- Each couple taking turns to make lunch/dinner/cleaning/tea & snacks
- The wife of the impacted cousin was not given any responsibility other than taking care of herself & her husband
- A compulsory short common prayer was held once daily
- A non-agenda meeting to exchange positive news and hear the children out. Story telling of the past era of war and calamity was being related to reduce overall stress and anxiety about the unknown.
- Taking care for the safety & health of other older members and young children with better hygiene being practised
For the quarantined cousin care options were discussed and some safe ideas were to be implemented:
- Sending hand written notes
- Saying hi from a distance with mask/glass enclosure
- Voice recording messages and sending text via phone
- Online games allowed to be played
- A common prayer daily by all members in which the patient can also participate from their room at the designated time
Suddenly there was a spirit of sharing and caring which the children took the lead. Small moments of happiness and fun were being recorded in memories which could be shared as stories for the next generation. Two young cousins wanted the last piece of chocolate cream biscuit yet both offered it to the other one and then finally had half-half …so touching.
Teams of cousins at competition in a board game/cooking was sowing seeds of better collaboration & communication going forward. Basic hygiene was now a way of life for all as half a minute handwash was enforced. When the cousin emerged out of quarantine a spirit of joy & celebration emerged he decided to personally donate for the welfare of staff & community.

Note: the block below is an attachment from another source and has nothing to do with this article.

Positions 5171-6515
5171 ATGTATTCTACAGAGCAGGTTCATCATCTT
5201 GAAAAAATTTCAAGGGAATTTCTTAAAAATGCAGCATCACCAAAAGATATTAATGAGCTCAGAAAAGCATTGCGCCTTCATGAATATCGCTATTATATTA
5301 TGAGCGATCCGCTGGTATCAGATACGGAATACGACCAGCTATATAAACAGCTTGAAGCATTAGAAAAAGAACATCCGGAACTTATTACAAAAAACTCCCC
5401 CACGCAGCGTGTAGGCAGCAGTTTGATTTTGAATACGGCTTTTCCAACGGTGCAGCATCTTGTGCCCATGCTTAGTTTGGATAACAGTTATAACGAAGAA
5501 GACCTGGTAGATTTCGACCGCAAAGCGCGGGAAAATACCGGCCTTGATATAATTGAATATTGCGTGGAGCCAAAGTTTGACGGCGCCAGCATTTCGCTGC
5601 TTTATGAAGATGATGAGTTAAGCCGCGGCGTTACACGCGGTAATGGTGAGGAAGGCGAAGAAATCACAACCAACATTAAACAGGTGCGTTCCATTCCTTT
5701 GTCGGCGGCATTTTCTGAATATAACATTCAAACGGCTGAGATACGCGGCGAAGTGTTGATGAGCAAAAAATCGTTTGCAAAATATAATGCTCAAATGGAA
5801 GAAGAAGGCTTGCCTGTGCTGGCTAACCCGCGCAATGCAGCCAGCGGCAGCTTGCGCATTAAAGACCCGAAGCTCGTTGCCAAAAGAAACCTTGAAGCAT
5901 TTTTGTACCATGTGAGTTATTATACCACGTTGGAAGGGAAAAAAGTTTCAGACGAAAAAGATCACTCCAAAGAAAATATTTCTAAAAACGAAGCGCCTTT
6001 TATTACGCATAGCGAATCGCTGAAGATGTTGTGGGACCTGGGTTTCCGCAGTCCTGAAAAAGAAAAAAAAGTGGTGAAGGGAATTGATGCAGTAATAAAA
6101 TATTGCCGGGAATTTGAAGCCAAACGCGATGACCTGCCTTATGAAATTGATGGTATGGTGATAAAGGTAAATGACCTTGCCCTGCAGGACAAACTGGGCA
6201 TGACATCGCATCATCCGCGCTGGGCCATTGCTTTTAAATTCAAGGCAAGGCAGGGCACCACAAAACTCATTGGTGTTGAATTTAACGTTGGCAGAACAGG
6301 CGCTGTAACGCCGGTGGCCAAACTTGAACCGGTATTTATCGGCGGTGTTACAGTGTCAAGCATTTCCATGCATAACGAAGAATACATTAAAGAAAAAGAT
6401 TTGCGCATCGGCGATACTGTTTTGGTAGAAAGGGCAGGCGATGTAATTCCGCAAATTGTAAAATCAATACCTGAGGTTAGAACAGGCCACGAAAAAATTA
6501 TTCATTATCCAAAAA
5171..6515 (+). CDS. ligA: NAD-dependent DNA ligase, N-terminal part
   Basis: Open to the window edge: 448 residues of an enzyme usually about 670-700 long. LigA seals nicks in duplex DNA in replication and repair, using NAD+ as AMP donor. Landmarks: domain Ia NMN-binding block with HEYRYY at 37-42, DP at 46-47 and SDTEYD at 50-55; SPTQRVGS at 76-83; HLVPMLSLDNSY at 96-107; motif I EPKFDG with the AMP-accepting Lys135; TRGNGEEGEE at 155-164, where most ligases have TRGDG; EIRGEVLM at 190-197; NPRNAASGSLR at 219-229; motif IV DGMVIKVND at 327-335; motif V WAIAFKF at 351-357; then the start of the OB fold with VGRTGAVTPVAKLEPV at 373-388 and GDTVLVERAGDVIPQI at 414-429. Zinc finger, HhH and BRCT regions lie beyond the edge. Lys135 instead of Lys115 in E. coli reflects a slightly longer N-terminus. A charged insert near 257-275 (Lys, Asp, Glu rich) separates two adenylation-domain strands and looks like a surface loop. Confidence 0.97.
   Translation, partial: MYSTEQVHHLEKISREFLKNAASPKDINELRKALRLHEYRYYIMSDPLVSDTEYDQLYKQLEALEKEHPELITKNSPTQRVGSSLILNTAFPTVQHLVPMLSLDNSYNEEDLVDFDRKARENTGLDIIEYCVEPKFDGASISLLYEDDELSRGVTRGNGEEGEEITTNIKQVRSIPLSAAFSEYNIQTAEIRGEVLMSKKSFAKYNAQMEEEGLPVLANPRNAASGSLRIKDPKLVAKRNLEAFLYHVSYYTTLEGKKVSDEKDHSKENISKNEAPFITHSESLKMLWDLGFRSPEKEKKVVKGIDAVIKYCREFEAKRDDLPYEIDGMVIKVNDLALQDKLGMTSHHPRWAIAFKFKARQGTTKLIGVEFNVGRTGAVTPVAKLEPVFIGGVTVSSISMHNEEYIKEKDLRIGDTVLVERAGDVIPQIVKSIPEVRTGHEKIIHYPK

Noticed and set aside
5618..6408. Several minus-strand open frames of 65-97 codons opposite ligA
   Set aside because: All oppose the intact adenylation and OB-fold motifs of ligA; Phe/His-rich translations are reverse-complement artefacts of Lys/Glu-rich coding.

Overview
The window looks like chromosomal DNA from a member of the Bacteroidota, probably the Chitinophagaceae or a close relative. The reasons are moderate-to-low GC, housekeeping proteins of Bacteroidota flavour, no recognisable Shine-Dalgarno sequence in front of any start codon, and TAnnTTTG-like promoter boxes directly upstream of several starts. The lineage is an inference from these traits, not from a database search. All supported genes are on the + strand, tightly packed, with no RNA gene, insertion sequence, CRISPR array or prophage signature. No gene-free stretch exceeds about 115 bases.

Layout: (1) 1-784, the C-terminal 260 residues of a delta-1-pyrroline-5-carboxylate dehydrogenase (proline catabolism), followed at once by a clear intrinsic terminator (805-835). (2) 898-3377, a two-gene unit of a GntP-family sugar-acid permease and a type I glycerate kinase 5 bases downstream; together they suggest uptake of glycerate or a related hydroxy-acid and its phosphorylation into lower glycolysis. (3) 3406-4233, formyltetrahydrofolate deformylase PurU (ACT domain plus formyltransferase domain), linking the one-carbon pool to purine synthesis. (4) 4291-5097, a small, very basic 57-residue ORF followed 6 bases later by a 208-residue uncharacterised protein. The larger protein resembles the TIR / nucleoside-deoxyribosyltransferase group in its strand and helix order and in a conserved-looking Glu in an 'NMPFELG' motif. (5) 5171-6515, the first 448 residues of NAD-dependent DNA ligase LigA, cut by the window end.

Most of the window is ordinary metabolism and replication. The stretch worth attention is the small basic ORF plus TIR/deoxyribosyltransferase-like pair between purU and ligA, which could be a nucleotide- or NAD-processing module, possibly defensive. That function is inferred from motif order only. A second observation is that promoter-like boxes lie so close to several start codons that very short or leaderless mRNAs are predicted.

My advice in such a situation is that when my family members try to draw a circle to exclude any coronavirus impacted family member, I shall draw a larger circle to include them while maintaining physical distance & hygiene. Where they speak out for the privileges of a majority shareholder group, I shall shout for the rights of all in the extended family & the need for collectivism.
For my team members that are Working From Home I understand that it’s important to support each other for closure of issues and ensuring a great customer experience – surprises will emerge each day yet collectively we will deal with them and be on top of it .
Soon when this time passes away, we will have bonded deeper and be better prepared to take on any crisis in the future. Our agility will help us go a long way ahead.
An alumnus of INSEAD, Naveen Khajanchi is CEO of NKH Foundation P Ltd. The business operates in areas of Leadership Search, Executive Coaching & Training. Find out more at www.naveenkhajanchi.com
Disclaimer: The views expressed in this article are personal observations and have no semblance to any event or meant to hurt any individual or communities on their personal beliefs. The article contains references to publicly available material for which due credit goes to the originator.